In both TCM and Ayurvedic medicine, Asparagus spp, known as shativari in Ayurveda, bring increased moisture and cooling, a true yin tonic. The tuber of this Liliaceae family plant strengthens female hormones, promotes fertility, increases breast milk, promotes vaginal secretions, relieves menstrual tension and pain, and nourishes the entire female reproductive system.

Polygonatum odoratum, one of several species of Solomon seal, is another Liliaceae family plant that brings moisture and cooling. Traditionally, this plant has been applied to hot inflamed joints, decreasing inflammation and allowing relief of arthritic pain. Although not supported extensively in the literature for women’s health, this plant has significant yin tonic qualities that can be applied to hormonal balancing. Solomon seal has shown particular benefit for perimenopausal and menopausal women, who because of the diminishment of estrogen have decreased fluid in their joints and tighter ligaments, tendons, and connective tissue. Its lubricating ability allows for more graceful and fluid movement, with less pain and stiffness.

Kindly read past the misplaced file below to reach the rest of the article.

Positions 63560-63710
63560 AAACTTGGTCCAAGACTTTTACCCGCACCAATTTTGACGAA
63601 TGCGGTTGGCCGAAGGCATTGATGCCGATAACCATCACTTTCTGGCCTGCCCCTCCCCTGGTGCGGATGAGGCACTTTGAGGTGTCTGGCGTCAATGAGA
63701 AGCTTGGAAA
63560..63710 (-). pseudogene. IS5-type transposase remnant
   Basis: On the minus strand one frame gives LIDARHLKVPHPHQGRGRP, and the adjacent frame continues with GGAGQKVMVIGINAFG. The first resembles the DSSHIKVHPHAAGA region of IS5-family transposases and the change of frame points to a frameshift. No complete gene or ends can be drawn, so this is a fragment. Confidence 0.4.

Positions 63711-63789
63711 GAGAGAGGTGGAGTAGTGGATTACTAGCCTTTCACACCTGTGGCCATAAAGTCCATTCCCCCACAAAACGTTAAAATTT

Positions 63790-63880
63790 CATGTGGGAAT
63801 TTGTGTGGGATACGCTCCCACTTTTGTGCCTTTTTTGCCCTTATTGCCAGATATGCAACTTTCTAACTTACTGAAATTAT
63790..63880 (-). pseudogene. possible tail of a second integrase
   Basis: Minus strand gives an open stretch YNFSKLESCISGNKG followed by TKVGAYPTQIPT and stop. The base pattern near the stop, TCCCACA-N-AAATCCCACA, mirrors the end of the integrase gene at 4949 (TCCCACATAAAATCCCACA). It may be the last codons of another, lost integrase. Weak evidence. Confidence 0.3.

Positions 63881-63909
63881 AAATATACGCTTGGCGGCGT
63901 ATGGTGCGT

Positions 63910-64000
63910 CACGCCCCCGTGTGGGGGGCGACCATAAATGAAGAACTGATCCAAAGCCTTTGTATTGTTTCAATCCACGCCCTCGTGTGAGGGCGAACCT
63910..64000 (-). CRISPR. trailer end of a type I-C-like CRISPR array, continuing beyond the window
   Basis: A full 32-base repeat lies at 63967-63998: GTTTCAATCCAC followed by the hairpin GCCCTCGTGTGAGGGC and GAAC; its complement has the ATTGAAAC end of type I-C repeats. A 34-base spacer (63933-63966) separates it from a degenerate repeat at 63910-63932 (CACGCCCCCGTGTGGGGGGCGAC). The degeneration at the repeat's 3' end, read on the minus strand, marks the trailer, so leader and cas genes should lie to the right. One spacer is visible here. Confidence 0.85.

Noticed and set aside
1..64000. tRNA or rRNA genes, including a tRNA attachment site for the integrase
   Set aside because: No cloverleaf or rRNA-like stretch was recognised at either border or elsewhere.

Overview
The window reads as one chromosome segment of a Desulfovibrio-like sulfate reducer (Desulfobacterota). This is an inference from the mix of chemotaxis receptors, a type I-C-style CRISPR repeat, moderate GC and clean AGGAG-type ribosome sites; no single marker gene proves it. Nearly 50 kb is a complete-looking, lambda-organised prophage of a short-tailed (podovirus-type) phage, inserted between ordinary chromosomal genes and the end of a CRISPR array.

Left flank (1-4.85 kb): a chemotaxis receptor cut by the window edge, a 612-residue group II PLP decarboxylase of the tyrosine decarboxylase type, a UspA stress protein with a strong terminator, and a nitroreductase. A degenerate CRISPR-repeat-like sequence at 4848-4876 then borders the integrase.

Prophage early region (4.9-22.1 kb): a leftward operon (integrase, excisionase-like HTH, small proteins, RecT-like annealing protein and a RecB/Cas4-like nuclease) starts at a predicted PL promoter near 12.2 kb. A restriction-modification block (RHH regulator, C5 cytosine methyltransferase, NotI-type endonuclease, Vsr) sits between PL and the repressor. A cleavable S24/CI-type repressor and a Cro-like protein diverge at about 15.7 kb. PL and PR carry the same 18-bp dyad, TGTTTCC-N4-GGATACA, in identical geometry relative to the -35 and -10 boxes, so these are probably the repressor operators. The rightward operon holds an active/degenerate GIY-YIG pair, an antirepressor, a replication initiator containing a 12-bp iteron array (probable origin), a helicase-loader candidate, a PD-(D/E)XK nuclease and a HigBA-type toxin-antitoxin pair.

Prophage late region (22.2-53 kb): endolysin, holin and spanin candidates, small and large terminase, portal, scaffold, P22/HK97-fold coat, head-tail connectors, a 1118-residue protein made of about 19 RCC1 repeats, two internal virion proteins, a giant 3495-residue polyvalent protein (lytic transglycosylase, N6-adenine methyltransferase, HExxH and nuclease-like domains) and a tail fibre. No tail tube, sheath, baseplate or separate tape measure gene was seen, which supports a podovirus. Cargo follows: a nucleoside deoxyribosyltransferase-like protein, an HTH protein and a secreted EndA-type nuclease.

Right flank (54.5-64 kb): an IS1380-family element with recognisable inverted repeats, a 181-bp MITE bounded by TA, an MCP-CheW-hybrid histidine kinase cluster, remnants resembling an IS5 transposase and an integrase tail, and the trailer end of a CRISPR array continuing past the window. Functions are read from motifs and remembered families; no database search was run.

The Oleaceae family plant L lucidum (privet fruit) nourishes and tonifies the liver and kidneys. This sweet and bitter combination can assist in cooling excessive liver fire, which can manifest as irritability, anger, and an overall feeling of disgruntlement. Ligustrum enhances the immune system and has been shown to increase white blood cell count and prevent marrow loss associated with chemotherapy. Privet is used in liver tonification to address low back pain, graying of hair, knee and joint pain, and diminishing vision. Ligustrum lucidum is available for gemmotherapy, as a bulk herb, and in TCM formulas, often in combination with L chinensis (wolfberry) and M alba (bud of the white mulberry).

Sesamum indicum (black sesame seeds) is often referred to as the longevity herb. This Pedaliaceae family plant supports yin, builds essence and blood, and moistens the intestines. Sesame seeds, especially the black ones, are nutritive to yin, contain calcium that is easily assimilated, calm the nervous system, and are a good general tonic to ease the aging process, which is taking place for everyone every day. They bring moisture to the intestines, diminishing a tendency toward constipation. They are easily consumed as food, often ground and mixed with honey and ginger.